Sunday, June 12, 2005

A Question for Gov. Baliles

Former Gov. Gerald Baliles has given more thought to transportation issues than any Virginia's governor in the modern era. As the architect of Virginia's 1986 transportation funding structure, he speaks with authority. In this morning's Richmond Times-Dispatch, Baliles notes that Virginia's roads are bad. Twenty-seven percent of the state's major roads are rated either poor or mediocre in condition, he says, and the maintenance budget is gobbling the transportation budget. Within a few years, there will be no state funds for new road construction.

Highlighting the warning signs in the Richmond region, Baliles wrote:

Recent data demonstrate that during the past dozen years the Richmond region's consumption of land for development and vehicle miles traveled are now greater per capita than any other region of the Commonwealth. For example, from 1982-2001, while the Richmond region's population increased 42 percent, vehicle miles traveled jumped more than 98 percent.

Here's the question I would respectfully ask the Governor to ponder: Why is Richmond consuming land at a faster rate than Northern Virginia and Hampton Roads? Why is Vehicle Miles Traveled accelerating? Could there be any connection between those two trends and the regional road-building strategy of the past two decades?

Here's how I would answer the question: Richmond got out way ahead of the curve in building roads -- completing Interstate 295 roughly a decade ago, and the rest of the circumferential highway (Route 288 and the Pocahontas Parkway) in the past year or two. Patterns of development promptly changed; building clustered around the interchanges and the thoroughfares they served -- massively expanding the outer reaches of Richmond's suburban periphery. A handful of projects were well planned, mixed use projects, but most of the development was scattered, disconnected and land intensive -- what we commonly call sprawl. With development splattered all over, citizens found themselves driving greater distances to get places -- hence, the increase in vehicle miles traveled -- and increasing traffic congestion.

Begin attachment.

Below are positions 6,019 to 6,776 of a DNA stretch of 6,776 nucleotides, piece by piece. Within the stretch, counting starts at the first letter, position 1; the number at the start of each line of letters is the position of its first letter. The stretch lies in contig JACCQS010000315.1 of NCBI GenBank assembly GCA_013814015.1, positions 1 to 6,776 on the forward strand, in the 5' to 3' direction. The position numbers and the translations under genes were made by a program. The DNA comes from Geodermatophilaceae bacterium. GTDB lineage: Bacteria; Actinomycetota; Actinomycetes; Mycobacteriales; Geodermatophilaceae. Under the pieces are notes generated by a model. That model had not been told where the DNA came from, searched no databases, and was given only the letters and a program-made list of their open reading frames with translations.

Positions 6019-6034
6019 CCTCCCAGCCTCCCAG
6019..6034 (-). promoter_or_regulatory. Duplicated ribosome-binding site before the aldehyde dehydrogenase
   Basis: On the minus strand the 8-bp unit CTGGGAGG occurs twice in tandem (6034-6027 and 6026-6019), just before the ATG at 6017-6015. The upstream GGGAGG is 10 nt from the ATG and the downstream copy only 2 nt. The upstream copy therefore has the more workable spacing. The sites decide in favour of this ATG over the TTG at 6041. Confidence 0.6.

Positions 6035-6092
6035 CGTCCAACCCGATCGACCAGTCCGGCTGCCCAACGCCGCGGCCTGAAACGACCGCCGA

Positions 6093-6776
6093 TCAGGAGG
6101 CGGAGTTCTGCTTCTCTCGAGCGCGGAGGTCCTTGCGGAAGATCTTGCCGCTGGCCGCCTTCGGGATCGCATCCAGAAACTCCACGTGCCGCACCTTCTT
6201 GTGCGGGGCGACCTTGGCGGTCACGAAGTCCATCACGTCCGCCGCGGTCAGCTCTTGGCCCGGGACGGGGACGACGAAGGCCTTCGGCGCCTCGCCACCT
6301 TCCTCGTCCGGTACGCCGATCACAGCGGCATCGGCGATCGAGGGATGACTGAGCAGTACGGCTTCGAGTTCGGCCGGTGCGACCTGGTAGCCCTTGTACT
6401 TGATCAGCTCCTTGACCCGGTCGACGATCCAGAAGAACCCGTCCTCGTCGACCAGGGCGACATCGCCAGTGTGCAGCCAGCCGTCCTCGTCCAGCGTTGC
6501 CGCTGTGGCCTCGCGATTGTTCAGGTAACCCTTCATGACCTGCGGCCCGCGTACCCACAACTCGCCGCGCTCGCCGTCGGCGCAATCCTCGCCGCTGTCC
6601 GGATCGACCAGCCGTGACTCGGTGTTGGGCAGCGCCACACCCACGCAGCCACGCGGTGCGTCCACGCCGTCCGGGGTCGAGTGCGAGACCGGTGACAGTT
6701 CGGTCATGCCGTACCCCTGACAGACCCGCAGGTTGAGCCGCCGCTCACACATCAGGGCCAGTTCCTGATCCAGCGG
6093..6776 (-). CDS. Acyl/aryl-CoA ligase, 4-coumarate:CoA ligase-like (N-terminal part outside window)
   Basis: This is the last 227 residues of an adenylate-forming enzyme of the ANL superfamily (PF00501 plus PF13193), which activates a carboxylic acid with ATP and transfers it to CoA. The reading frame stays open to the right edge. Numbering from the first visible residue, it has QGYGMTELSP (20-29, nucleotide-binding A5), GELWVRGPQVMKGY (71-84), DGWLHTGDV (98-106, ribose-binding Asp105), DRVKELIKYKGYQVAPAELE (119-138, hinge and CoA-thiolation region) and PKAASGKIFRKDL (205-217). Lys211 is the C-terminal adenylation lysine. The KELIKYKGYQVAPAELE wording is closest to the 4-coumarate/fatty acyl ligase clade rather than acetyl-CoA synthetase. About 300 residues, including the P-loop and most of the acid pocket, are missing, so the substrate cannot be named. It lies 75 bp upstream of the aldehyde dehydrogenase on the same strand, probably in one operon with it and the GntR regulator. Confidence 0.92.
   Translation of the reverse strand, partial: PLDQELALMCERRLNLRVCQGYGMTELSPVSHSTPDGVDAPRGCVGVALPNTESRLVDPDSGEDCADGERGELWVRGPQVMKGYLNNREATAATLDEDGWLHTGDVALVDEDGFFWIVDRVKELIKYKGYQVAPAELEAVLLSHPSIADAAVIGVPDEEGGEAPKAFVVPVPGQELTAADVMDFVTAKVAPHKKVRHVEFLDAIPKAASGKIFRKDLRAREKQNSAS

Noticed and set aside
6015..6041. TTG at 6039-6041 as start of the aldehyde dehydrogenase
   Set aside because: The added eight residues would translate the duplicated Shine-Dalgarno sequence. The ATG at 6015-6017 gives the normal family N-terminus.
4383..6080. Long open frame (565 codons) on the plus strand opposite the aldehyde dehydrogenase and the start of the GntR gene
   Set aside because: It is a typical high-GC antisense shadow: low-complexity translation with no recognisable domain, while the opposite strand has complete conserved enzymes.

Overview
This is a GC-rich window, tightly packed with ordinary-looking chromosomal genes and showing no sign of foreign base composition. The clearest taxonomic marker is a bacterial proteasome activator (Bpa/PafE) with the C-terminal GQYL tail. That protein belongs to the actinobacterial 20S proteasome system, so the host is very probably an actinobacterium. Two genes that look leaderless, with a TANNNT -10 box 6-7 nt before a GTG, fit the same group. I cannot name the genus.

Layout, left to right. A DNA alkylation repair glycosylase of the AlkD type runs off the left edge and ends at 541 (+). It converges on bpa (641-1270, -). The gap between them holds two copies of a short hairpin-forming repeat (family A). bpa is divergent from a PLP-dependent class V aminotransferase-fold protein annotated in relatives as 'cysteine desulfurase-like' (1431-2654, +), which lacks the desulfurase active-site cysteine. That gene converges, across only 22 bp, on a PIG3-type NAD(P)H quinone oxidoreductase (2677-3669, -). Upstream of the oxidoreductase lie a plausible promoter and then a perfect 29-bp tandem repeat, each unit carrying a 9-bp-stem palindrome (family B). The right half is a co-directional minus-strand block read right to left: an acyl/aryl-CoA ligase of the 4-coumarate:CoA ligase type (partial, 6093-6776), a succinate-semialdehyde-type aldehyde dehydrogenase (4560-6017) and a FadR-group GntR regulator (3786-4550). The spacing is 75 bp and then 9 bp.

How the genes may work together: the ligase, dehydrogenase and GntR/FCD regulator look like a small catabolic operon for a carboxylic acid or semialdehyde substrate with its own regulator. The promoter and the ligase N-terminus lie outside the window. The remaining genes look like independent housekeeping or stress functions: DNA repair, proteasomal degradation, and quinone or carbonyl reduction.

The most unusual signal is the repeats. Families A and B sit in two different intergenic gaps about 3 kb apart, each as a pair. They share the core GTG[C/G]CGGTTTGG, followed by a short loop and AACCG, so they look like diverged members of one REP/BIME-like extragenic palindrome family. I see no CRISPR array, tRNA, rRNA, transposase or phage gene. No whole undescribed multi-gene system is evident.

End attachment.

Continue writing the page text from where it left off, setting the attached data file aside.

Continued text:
The situation is getting bad enough that civic and political leaders are gathering in a Richmond Regional Transportation SUmmit on June 17 to decide how to deal with the region's transportation challenges. Gov. Baliles did not say in his column exactly what he proposes, but he hinted that the answer may be finding more revenues to build more roads. "One thing is certain," he wrote: "An area ... that ignores addressing investment needs in transportation, that proposes to deny, defer, or distract rather than meet the needs head-on, will be an area that loses more than it wins."

I would add that a region that fails to heed the lessons of its very recent past also will be one that loses more than it wins.

4 Comments:

At 3:31 PM, Anonymous Paul said...

Hmmm. It seems to me like Richmond does 2 things:

1. They plan ahead with extra roads.

They completed 288 and 295 and now there's a beltway around the city.

They built plenty of north south limited access connectors (Powhite, Route 150) so that traffic didn't get bottled up in neighborhood arteries.

2. When there is a transportation problem, they fix it.

When Robious Rd. became overcrowded, it only took a couple of years for it to be widened to 4 lanes.

When Courthouse Rd. became overcrowded, they widened it.

Perhaps comparing Richmond to NOVA is apples to oranges. But the lack fo a North-South connector in NOVA is certainly something to look at...

Richmond also has more mile lanes of highway than NOVA.

Most outrageous is that Richmond has 13 James River bridges compared to 10 Potomac River bridges. Remember, the Greater Richmond area is less than 1 million people. DC has 4.5 million people.

 
At 11:55 PM, Blogger Ray Hyde said...

"One thing is certain," he wrote: "An area ... that ignores addressing investment needs in transportation, that proposes to deny, defer, or distract rather than meet the needs head-on, will be an area that loses more than it wins."

Honest to God, Jim, I don't see how you can say he speaks with authority in the first paragraph, and disagree with him in the last.

 
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